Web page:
In a small but exquisite 19th century building, in the very large Parisian district of Passy, Mathilde Favier opens the door of her recently redesigned apartment, which is like her effervescent, original and almost absurdly chic. Her hair is a dark pixie blonde, her eyes sparkle and her smile could fuel a good part of the French capital. Favier comes from a family with deep roots in fashion: his sister Victoire de Castellane designs fine jewelry at Christian Dior, and his uncle Gilles Dufour, Karl Lagerfeld’s long-time right-hand man at Chanel, is a designer and a city man. After working in public relations for Prada, Favier has, for the past decade, managed famous clients at Christian Dior.
She is now an empty nest, with her two children from her marriage to financier Robert Agostinelli living abroad. “And I’m in love with the man I want to spend the rest of my life with,” she says of her fiancé, film producer Nicolas Altmayer.
Inspiration for her apartment interior began with Christian Dior’s Spring 2020 haute couture show, when artist Judy Chicago collaborated with Christian Dior designer Maria Grazia Chiuri on a presentation titled Female Divine. Held in the gardens of the Rodin Museum, the show was staged in a massive white structure in the shape of an elongated goddess, featuring 21 hand-embroidered banners with a series of hard-hitting statements, including the central query, “What if the women ruled the world? ” The runway was covered with a lilac carpet with a millefleur pattern, which Favier reused for the staircase in his apartment.
William Middleton: Was the floral carpet your starting point?
Mathilde Favier: Everything about this house came from this design. The Dior presentation took place in January 2020, just before the world changed. I saw it, I loved it, and I said, “OK, I’m redoing my apartment.
WM: You redecorated during the city’s many lockdowns. How difficult was that?
MF: In some ways I didn’t mind because I was in my shoes, all alone, just me and my fiance. And having a little solitude is when ideas can come. I understood more than ever that an interior should be a refuge.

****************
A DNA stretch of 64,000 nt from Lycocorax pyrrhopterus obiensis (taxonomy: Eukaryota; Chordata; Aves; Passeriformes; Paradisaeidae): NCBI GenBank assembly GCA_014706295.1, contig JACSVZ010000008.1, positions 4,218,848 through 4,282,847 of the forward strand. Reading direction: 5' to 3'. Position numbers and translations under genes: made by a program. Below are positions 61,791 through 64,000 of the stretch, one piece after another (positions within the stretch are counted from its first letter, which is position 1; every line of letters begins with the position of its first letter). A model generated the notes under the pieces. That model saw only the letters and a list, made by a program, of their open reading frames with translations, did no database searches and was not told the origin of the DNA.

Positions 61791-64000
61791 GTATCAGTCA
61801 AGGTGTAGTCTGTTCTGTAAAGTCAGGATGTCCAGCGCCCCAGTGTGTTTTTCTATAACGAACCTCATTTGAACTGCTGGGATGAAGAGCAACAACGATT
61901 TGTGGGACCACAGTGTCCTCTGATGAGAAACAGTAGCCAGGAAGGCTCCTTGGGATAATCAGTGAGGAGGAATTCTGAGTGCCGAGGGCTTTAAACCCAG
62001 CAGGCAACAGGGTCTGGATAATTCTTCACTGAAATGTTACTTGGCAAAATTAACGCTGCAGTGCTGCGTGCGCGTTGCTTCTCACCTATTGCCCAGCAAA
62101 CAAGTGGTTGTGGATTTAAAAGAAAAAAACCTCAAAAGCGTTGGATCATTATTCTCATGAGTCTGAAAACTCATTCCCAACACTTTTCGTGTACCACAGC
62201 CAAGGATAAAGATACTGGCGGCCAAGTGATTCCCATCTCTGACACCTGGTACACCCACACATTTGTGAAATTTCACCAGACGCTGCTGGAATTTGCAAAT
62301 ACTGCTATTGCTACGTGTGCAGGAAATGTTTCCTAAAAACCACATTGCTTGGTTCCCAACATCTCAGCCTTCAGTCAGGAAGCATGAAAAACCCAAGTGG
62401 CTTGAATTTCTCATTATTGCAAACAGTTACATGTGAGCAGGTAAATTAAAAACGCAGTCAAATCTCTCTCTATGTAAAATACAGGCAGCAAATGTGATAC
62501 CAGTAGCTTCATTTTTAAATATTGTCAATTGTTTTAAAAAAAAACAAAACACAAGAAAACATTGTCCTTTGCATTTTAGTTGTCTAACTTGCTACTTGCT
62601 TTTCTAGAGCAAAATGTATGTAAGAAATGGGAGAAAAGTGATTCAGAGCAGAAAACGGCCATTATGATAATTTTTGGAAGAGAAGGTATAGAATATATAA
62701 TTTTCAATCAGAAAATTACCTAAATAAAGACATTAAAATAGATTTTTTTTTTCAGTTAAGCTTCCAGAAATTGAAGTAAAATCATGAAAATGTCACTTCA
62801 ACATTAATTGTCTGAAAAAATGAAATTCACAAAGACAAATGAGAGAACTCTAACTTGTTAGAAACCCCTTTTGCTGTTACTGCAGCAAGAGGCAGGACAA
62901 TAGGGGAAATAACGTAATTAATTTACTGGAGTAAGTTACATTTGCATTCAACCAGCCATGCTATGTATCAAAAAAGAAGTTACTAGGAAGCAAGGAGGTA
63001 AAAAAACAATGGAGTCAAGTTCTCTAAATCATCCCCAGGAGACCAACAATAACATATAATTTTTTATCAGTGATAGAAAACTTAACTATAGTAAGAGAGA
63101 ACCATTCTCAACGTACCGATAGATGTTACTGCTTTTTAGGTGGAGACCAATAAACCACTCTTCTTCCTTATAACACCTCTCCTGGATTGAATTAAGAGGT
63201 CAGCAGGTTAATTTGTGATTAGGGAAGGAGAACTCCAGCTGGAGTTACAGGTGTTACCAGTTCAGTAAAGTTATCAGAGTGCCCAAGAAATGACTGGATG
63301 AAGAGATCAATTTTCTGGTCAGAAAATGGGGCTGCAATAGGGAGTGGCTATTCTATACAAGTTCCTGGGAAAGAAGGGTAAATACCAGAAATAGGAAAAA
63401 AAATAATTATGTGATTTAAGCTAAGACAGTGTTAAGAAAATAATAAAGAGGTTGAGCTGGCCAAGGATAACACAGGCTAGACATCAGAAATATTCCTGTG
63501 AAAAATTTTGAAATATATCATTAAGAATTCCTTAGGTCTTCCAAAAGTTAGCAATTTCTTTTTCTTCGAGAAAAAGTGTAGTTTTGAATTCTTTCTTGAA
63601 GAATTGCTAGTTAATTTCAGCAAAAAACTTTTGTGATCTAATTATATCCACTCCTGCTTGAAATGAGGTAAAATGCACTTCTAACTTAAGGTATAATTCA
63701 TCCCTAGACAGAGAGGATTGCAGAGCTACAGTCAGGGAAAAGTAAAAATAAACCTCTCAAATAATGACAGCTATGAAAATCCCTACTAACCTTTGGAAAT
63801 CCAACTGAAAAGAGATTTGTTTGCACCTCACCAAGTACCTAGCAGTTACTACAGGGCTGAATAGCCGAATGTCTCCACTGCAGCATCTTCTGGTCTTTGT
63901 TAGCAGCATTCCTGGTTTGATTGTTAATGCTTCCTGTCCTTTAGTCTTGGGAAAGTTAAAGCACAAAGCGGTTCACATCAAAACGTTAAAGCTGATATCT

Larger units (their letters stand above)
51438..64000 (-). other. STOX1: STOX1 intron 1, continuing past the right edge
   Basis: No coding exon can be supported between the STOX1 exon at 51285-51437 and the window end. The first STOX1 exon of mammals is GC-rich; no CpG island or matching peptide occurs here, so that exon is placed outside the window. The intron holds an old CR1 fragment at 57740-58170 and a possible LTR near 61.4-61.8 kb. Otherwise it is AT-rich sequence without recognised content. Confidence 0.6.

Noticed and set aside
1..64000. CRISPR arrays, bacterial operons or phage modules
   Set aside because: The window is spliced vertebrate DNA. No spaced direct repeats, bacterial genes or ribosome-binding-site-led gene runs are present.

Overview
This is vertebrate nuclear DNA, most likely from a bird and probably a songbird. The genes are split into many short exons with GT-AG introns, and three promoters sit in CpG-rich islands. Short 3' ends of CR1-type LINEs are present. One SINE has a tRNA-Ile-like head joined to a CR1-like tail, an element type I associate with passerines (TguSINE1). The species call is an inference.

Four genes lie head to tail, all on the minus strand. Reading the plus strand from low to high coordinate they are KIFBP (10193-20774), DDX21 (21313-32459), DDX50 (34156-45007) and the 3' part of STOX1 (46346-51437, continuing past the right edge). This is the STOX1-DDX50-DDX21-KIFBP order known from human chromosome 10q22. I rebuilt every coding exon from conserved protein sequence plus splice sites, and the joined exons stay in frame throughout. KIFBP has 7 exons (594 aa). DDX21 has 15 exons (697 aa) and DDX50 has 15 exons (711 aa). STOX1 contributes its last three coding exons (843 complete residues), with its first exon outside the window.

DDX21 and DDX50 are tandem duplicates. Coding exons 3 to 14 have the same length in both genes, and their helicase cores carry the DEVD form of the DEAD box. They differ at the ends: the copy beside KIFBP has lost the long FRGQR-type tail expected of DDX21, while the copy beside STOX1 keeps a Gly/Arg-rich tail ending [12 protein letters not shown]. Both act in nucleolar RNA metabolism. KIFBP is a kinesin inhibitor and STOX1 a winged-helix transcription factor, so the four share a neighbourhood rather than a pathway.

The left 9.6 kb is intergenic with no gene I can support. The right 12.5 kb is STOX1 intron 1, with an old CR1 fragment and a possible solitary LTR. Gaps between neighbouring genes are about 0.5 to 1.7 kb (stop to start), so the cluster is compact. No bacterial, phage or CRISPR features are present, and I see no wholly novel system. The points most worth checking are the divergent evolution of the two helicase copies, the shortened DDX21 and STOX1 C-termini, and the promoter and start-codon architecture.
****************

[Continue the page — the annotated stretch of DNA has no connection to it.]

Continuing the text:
WM: What were your goals with the new decor?
MF: Much like the way you wake up in the morning and dress yourself, the way you furnish a house is a reflection of who you are at any given point in time. I used to have things here that were pretty simple, but it felt a bit like a hotel. So now it’s something of a happy mess, but it’s my happy mess.
WM: What elements are most meaningful to you?
MF: I love all the designs, many of which come from the Simrane boutique on rue Bonaparte, this beautiful place that has fabrics and prints from India. I’ve always loved traveling, and one of the first things I do in a foreign country is try to meet artisans and craftspeople. It is the culture of a country that I find fascinating. So in my place there are fabrics that were woven in Spain, prints and patterns from Rajasthan, and a rug from Romania. It’s a mix that could be overwhelming, but taken together I kind of find a basis.
WM: You oversaw the decoration of your space with the help of an interior designer, Brenda Altmayer, who is your partner’s sister-in-law, Nicolas. Have you ever worked with decorators?
MF: I was lucky to have three apartments designed by Jacques Grange. I have always been sure of my tastes, but Jacques helped me avoid falling into any trap. A lot of times I would say, ‘Oh, I love this’, and he would say,’ You’re right, it’s adorable, but what if we do that instead? And it was always something a little more fearless and interesting.
WM: You are often described as the Parisian par excellence, how would you characterize the Parisian?
MF: She dares! She indulges in a certain daring. I would say I’m not afraid, or no longer afraid, of making a mistake – in fact, I even like to do it. And the Parisian that I would like to be also has an appetite for life, it’s super important. You see young, attractive, well-dressed people who seem to be completely bored. We must cultivate the joy of living. I also think that the notion of charm is very important. It makes others want to be with you, stay awhile, and talk a little more. And finally, it is about this French art to live, knowing how to receive someone, how to put someone at ease. For me, this seems particularly urgent to me at the moment.
This story originally appeared in the September 2021 issue of ELLE DECOR. SUBSCRIBE
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